Why did the study show that money did not affect people’s moods? You might ask how much money the researcher gave each group. What if the amounts were $0.00, $0.25, and $1.00? In that case, it would be no surprise that the manipula- tion didn’t work; a dollar doesn’t seem like enough money to affect most people’s mood. Like the difference between two shakes and four shakes of hot sauce, it’s not enough of an increase to matter. Similarly, perhaps a 1-week exposure to reading games is not sufficient to cause any change in reading scores. Both of these would be examples of weak manipulations, which can obscure a true causal relationship.

When you interrogate a null result, then, it’s important to ask how the researchers operationalized the independent variable. In other words, you have to ask about construct validity. The researcher might have obtained a very different pattern of results if he had given $0.00, $5.00, and $150.00 to the three groups. The educational psychologist might have found reading games improve scores if done daily for 3 months rather than just a week.


Sometimes a study finds a null result because the researchers have not used an operationalization of the dependent variable with enough sensitivity. It would be like asking a friend who hates spicy food to taste your two bowls of salsa; he’d sim- ply call both of them “way too spicy.” If a medication reduces fever by a tenth of a degree, you wouldn’t be able to detect it with a thermometer that was calibrated in one-degree increments; it wouldn’t be sensitive enough. Similarly, if online reading games improve reading scores by about 2 points, you wouldn’t be able to detect the improvement with a simple pass/fail reading test (either passing or failing, nothing in between). When it comes to dependent measures, it’s smart to use ones that have detailed, quantitative increments—not just two or three levels.

❯❯ For more on scales of

measurement, see Chapter 5, pp. 122–124.

333Interrogating Null Effects: What If the Independent Variable Does Not Make a Difference?


In a ceiling effect, all the scores are squeezed together at the high end. In a floor effect, all the scores cluster at the low end. As special cases of weak manipulations and insensitive measures, ceiling and floor effects can cause independent variable groups to score almost the same on the dependent variable.

Ceilings, Floors, and Independent Variables. Ceiling and floor effects can be the result of a problematic independent variable. For example, if the researcher really did manipulate his independent variable by giving people $0.00, $0.25, or $1.00, that would be a floor effect because these three amounts are all low—they’re squeezed close to a floor of $0.00.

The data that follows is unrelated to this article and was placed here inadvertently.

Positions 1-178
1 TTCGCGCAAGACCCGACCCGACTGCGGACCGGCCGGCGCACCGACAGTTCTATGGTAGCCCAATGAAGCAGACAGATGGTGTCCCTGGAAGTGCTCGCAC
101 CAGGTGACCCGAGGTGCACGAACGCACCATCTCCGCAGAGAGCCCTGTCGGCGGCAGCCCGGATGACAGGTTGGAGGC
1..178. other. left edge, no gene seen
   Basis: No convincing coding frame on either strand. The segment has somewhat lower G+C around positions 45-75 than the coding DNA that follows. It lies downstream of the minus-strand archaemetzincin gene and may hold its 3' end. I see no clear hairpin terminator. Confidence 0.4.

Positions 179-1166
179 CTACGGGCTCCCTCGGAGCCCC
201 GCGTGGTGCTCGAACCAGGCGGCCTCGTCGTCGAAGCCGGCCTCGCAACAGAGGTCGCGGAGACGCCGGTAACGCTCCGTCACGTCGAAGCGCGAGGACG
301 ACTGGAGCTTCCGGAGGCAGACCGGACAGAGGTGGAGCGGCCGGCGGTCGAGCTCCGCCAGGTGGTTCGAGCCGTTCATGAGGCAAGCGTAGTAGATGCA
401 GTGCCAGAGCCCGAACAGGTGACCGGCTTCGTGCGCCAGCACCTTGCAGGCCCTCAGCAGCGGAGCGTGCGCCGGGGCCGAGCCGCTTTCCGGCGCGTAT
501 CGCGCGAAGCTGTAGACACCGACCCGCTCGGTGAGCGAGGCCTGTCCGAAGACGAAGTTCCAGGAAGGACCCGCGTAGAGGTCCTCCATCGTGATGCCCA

Consider the example of the anxiety and reasoning study. Suppose the researcher manipulated anxiety by telling the groups they were about to receive an electric shock. The low-anxiety group was told to expect a 10-volt shock, the medium-anxiety group a 50-volt shock, and the high-anxiety group a 100-volt shock. This manipulation would probably result in a ceiling effect because expect- ing any amount of shock would cause anxiety, regardless of the shock’s intensity. As a result, the various levels of the independent variable would appear to make no difference.

Ceilings, Floors, and Dependent Variables. Poorly designed dependent variables can also lead to ceiling and floor effects. Imagine if the logical rea- soning test in the anxiety study was so difficult that nobody could solve the problems. That would cause a floor effect: The three anxiety groups would score the same, but only because the measure for the dependent variable results in low scores in all groups. Similarly, your friend has a ceiling effect on spiciness; he rates both bowls as extremely spicy.

In the money and mood study, participants rated their happiness on the following scale:

1 = I feel horrible. 2 = I feel awful. 3 = I feel bad. 4 = I feel fine.

Because there is only one option on this measure to indicate feeling good (and people generally tend to feel good, rather than bad), the majority would report the maximum, 4. Money would appear to have no effect on their mood, but only because the dependent measure of happiness used was subject to a ceiling effect.

Or suppose the reading test used in the online game study asked the children to point to the first letter of their own name. Almost all 5-year-olds can do this, so the measure would result in a ceiling effect. All children would get a perfect

❮❮ Ceiling and floor effects are examples of restriction of range; see Chapter 8, pp. 218–220.

334 CHAPTER 11 More on Experiments: Confounding and Obscuring Variables